Lyz Reblin is currently pursuing an MA in Media Studies at the University of Texas, Austin. She earned a bachelor’s degree in Screenwriting and minor in English from Chapman University in California, where she also interned at Dark Horse Entertainment and on the horror-comedy indie feature, Chastity Bites. You can find her comic reviews on Ain’t It Cool News (handle: Lyzard) along with her film reviews and podcasts at The 8th-Circuit Network (www.8th-circuit.com).
Combining her experience of both working in genre entertainment, reviewing it, and studying the marketplace, Lyz coined the term Fan Grrls. She runs the Fan Grrls Tumblr page (www.fangrrls.tumblr.com) and Twitter account (@Fan_Grrls), acting as an ambassador for the movement.
Lyz speaks to us about Fan Grrls and more:
1) Can you explain and tell us a little something about the evolving and modern “Fan Grrls” audience?
The Fan Grrl audience has always been there. I coined the term because fan girls has such a negative connotation and I felt it easier to create a new phrase than to try and re-appropriate. My little manifesto for Fan Grrls is:
Crazy for Comics?
Fan of the Fang?
Mad about Monsters?
Fan Grrls are fearless in their appreciation for comics, fantasy, gaming, horror, and sci-fi.
That’s a general overview, but it is catchy and gets the point across.
I say Fan Grrls have always existed because we have driven the genre market in many, unremarked ways. Carol Clover, who came up with the Final Girl theory in slasher cinema, her penultimate work Men, Women, and Chainsaws was written prior to reliable data in regards to theater attendance. There was a great article written by Richard Nowell in Cinema Journal from the Society For Cinema & Media Studies entitled “There’s More Than One Way To Lose Your Heart”: The American Film Industry, Early Teen Slasher Films, and Female Youth. In it he reveals how much agency girls had when it came to the growth of this genres , how not only were they the ones that made the decision to attend, as many of those movies were date movies, but that the films were made and marketed specifically with them in mind.
I find that there have been two obstacles for Fan Grrls to overcome. On one hand you have the inclusive nature geek culture maintains. There is a tendency for fans to question each other’s passion and be very guarded towards new members. Then there is the internal struggle with other women who find our choice of fandom questionable. You know “girls aren’t supposed to wanna dress up like Freddy Kreuger. Girls shouldn’t be reading comics.” We (girls, women, females whatever you want the term to be) hold ourselves back sometimes by constricting others to cultural stereotypes. I mean, men do this too, but I find it worse when those of our same sex treat us like this. I would never call myself a feminist, but the rise of third-wave feminism has started to change the idea of what is acceptable for girls to like. That movement is all about how you can wear makeup and tight clothes and not be a pawn to the male-driven clothing market nor be an object just because you show off your body. But it is also about how you can play sports and Magic: The Gathering if you want to.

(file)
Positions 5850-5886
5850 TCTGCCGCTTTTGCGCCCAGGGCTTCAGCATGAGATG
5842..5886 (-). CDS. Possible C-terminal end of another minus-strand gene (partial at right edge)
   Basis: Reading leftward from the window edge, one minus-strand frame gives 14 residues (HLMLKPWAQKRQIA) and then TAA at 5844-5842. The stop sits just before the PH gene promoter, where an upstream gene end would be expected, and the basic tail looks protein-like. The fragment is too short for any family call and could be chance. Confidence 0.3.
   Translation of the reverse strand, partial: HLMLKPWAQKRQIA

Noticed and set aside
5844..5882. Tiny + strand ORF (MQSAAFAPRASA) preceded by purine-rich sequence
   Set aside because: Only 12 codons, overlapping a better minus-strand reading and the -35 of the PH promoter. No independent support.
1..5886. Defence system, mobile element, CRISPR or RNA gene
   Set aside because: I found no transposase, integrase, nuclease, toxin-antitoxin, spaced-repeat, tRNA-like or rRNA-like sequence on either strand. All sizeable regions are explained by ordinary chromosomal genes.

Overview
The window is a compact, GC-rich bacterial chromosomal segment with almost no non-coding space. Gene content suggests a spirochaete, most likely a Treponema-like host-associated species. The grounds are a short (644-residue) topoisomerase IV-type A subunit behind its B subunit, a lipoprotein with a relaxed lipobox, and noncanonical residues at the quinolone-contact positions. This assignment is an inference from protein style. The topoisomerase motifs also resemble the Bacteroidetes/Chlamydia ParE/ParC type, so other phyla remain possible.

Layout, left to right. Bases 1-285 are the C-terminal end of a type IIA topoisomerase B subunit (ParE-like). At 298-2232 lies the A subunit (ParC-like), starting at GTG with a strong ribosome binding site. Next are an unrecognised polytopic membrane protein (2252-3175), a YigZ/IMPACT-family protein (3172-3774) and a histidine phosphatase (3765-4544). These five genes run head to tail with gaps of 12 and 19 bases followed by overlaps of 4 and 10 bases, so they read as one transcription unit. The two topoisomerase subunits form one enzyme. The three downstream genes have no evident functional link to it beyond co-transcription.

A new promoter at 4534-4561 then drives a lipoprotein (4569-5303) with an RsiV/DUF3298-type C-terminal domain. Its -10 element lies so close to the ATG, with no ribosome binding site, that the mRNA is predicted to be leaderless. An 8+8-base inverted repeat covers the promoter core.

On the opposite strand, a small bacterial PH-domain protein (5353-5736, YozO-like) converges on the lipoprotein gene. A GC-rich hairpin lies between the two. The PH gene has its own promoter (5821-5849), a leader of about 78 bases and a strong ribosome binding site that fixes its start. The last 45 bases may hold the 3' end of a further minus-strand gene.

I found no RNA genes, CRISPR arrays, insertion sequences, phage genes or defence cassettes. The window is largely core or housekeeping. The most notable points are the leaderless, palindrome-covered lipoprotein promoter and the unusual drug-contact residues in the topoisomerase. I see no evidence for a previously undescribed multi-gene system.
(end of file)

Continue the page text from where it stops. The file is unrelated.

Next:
My belief is that the success of women in entertainment is less pertinent on whether or not they are producing female-material, but that they are making successful films, shows, books, what have you. I don’t feel obligated to always adhere to the Bechdel Test and I think that is very liberating. Once, I presented this scene at a meeting of the Los Angeles Female Playwrights Initiative. Most of the work before me were great pieces on womanhood, sexual abuse, discrimination. I’m staring down at my two pages, featuring two fanboys debating Star Wars versus Star Trek in regards to their lack of hard science, and almost backed out. The group ended up laughing so hard that they missed some of the jokes as the actors read ‘em. Quality is what matters, showcasing of women, a better representation of us, will spawn from that.